April 1, 2011
I am concerned with the interpretation of the story ("N.J. official is ousted for leaving town," March 23) and editorial ("Bully tactics," Monday) concerning the vacation of a Council seat in Medford Township. State law requires that an elected official live in the town she represents. Under the Municipal Vacancy Law, a member ceases to be an elected officer when he or she no longer resides within the corporate limits of a municipality. The office is vacant. Plain and simple. At a March 14 Medford Council hearing, Victoria Fay admitted that she did not live in Medford, did not tell anyone that she was moving out of town (temporarily or otherwise)
April 20, 2011 |
Moorestown Township Manager Christoper Schultz, who oversaw a series of plans to replace the fire-ravaged municipal building, is leaving May 18 to become the manager of Medford Township. There, he may have to grapple with a multimillion-dollar budget deficit and a controversial land deal that would bring 750 high-density housing units to the Pine Barrens township. Moorestown Mayor John Button said he thinks Schultz is making the move to be closer to his home in Medford Lakes.
August 22, 2012
Medford Township school superintendent Joseph Del Rossi was cleared of drunken-driving charges Monday but pleaded guilty to reckless driving for flipping over a district-owned Jeep on Feb. 26 in Evesham. Del Rossi appeared in Maple Shade Municipal Court after an Evesham judge recused herself over a conflict of interest. Del Rossi received a 75-day suspension of his driving privileges and was ordered to pay a $206 fine and $33 in court costs, his attorney and a court official said Tuesday.
January 15, 2016 |
A Burlington County man has admitted stealing more than $2 million in items from homes in six South Jersey towns in 10 months. Darius Gittens, 56, pleaded guilty Tuesday to theft and burglary charges and is to be sentenced March 3, according to the Burlington County Prosecutor's Office. The Medford Township man admitted breaking into houses, mostly in upscale neighborhoods, in Evesham, Medford, Moorestown, Mount Laurel, Haddonfield, and Voorhees. Many of the residences were near golf courses or wooded areas and were hidden from nearby properties.
April 27, 2014 |
MEDFORD New Jersey's appeals court has upheld a 2012 Superior Court ruling that dismissed developer Stephen D. Samost's $60 million lawsuit against Medford Township. Samost and one of his firms, Medford Village East Associates, sought the compensation on the ground that the township was obliged to make good on a failed arrangement to redevelop a 280-acre Samost-owned site off Route 70 near Eayrestown Road. First proposed in 1996, the project envisioned a shopping center to be called Medford Crossings and a residential component, Medford Village East, that ultimately called for 750 single-family homes and apartments.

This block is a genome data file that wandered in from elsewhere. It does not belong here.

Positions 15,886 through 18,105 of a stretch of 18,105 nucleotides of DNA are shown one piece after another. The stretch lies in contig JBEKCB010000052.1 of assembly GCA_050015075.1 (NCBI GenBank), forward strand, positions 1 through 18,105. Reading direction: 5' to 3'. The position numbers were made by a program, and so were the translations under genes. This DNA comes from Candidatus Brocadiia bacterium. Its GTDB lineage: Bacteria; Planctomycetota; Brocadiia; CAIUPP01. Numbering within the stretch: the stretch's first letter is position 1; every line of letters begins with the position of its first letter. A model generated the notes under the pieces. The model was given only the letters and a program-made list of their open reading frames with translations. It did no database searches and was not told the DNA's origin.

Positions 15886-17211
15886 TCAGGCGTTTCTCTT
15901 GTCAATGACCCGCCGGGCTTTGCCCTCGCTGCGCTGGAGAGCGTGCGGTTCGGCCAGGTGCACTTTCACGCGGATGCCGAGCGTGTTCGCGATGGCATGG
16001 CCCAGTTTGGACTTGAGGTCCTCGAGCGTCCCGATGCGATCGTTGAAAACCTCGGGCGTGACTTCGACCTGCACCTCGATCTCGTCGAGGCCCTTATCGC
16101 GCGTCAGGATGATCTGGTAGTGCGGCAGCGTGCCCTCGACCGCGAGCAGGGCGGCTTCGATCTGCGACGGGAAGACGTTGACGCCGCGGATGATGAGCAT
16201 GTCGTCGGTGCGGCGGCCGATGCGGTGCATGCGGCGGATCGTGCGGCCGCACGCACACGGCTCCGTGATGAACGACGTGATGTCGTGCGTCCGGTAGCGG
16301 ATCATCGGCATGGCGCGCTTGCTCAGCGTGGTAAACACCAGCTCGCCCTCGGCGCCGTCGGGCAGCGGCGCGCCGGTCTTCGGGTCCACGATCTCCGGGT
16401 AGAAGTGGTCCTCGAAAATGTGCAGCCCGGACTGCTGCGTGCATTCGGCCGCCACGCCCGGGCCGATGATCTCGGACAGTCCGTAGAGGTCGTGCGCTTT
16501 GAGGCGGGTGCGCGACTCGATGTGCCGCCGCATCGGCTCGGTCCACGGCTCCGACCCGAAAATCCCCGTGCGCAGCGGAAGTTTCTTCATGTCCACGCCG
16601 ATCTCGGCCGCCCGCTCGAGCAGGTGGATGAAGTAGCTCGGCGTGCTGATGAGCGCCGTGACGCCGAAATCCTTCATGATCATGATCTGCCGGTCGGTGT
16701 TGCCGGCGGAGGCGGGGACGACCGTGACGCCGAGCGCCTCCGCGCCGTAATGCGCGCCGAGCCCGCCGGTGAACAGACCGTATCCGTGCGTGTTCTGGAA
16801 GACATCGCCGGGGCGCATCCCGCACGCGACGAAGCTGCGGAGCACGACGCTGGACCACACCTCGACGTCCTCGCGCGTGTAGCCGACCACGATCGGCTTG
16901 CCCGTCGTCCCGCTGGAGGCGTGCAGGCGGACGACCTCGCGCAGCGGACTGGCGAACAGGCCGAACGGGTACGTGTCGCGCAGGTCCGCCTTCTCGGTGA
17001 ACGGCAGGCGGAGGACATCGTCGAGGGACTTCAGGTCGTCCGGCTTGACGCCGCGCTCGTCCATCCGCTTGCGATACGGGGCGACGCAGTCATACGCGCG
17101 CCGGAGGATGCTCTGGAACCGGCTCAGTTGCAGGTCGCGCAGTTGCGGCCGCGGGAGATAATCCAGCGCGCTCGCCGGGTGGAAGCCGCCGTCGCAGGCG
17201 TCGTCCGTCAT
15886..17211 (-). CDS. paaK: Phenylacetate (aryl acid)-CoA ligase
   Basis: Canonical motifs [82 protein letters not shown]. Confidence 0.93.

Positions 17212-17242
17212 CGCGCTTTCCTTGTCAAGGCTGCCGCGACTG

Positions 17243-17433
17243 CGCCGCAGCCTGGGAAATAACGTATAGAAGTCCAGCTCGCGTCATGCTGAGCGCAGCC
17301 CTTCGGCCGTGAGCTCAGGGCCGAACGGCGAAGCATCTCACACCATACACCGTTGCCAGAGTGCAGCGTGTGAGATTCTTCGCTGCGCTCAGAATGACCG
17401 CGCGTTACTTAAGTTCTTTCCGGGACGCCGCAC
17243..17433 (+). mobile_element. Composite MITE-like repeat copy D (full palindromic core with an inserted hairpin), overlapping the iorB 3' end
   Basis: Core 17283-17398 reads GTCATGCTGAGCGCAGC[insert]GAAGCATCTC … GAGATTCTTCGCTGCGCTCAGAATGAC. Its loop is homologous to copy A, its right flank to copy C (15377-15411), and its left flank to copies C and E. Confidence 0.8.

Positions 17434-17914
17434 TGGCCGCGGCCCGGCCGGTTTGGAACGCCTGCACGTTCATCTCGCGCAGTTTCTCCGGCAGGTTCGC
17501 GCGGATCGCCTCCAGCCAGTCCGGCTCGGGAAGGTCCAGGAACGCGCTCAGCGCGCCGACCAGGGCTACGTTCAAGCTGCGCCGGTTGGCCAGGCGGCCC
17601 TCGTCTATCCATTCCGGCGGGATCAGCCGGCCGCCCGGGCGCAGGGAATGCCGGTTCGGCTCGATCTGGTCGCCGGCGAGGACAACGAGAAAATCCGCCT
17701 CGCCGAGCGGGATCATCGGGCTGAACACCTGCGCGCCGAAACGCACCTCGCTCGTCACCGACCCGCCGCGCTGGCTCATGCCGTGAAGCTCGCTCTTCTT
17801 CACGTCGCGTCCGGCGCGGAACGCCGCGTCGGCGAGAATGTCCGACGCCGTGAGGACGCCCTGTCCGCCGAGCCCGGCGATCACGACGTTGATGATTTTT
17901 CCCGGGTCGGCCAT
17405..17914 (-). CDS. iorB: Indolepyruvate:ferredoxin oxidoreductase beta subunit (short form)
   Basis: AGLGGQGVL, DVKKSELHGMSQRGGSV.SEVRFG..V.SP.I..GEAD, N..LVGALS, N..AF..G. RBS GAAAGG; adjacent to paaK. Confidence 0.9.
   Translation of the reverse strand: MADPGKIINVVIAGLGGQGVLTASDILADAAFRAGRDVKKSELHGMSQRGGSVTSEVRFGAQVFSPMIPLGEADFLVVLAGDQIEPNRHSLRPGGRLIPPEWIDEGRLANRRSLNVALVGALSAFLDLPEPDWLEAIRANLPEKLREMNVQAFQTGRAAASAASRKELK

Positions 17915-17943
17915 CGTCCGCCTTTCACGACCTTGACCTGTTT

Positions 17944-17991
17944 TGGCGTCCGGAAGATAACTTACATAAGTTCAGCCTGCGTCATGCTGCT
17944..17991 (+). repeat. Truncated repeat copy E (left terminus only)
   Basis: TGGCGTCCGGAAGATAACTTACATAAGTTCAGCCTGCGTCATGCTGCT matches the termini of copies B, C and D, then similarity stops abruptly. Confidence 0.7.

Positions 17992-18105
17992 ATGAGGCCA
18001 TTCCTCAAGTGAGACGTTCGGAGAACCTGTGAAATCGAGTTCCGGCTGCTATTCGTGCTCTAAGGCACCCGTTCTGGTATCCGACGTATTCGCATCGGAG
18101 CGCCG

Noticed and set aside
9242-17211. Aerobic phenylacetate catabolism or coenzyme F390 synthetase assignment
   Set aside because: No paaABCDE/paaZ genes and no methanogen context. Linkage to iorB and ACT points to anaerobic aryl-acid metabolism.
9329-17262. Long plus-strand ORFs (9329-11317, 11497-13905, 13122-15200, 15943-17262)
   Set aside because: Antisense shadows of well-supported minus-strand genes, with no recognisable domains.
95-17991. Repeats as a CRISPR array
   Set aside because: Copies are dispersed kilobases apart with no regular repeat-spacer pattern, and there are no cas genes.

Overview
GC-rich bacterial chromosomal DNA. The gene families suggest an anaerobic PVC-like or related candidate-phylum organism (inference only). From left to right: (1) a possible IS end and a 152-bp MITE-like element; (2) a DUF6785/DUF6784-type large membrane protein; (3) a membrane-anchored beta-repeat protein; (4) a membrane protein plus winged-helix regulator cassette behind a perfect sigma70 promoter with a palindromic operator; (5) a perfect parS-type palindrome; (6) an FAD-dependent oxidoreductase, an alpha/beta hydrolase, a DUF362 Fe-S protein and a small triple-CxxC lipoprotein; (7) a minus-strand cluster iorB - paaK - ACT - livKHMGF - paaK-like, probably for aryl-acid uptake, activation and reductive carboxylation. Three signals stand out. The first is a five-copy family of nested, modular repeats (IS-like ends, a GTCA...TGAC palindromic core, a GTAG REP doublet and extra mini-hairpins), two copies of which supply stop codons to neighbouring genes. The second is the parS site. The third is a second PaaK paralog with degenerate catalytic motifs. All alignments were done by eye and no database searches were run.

August 31, 1996 |
A volunteer coach of girls' athletic teams is being held on $150,000 bail in Burlington County Jail on charges he sexually assaulted two Medford Township, N.J., girls, ages 10 and 12. Richard Gibbs, 45, also is under investigation for two other sexual assaults of young girls, according to Sgt. Jack Smith, spokesman for the Burlington County prosecutor's office. And Upper Merion police have been brought into the case because Gibbs, a Medford resident, is part-owner of a day-care center in King of Prussia, Smith said.
April 9, 1986 |
When Kenneth J. Grew, a Boston native, moves his family to South Jersey this summer to become Medford Township's new school superintendent, it will be the farthest he has lived from his hometown. Even during Grew's brief stint in the Army during the early 1960s, while most of his unit went overseas, he luckily missed a tour in Vietnam. Now, at age 44, with two children in college and another about to graduate high school, Grew has decided to make a major career move. And Medford Township's board of education is glad he did. "Everyone on the board agreed he was the best possible of all choices," said David Bell, school board vice president.
November 12, 2003 |
An elderly Burlington County woman was attacked early yesterday as she walked near her home in the Governor's Walk section of Medford, authorities said. The woman, whom police are not identifying for her safety, was taking her routine morning stroll down a footpath in the woodsy community about 6 a.m. when she passed a young man, police said. Seconds later, the woman heard someone rushing up behind her. She turned around to confront the man and was pushed to the ground. She tried to fend off the attacker, but he pulled her off the footpath and punched her repeatedly, said Sgt. Jack Smith, spokesman for the Burlington County Prosecutor's Office.
May 14, 2011 |
When Medford Councilwoman Victoria Fay moved out of the township due to tensions with her estranged husband, she violated a residency rule and became ineligible to serve, a state Superior Court judge in Burlington County decided Friday. Fay had argued that her move to a neighboring town was temporary and chastised her male council colleagues as insensitive when they voted to oust her in March. She then asked the court to reinstate her. But Judge Michael J. Hogan said in his 16-page opinion that it was the council's responsibility to ensure "that elected officials are actually residing within the corporate boundaries where they were elected to govern.
June 21, 2011 |
The fear was that a carpetbagger might wrest control of local government. The solution was a hodgepodge of rules, some drafted more than a century ago, that set residency requirements for elected officials. But in an increasingly mobile society, exactly who is an outsider? How about the Olympian who owns homes in multiple states, including New Jersey, but grew up in Willingboro and still coaches there? Should he remain on the ballot for the state Senate if he recently voted in California?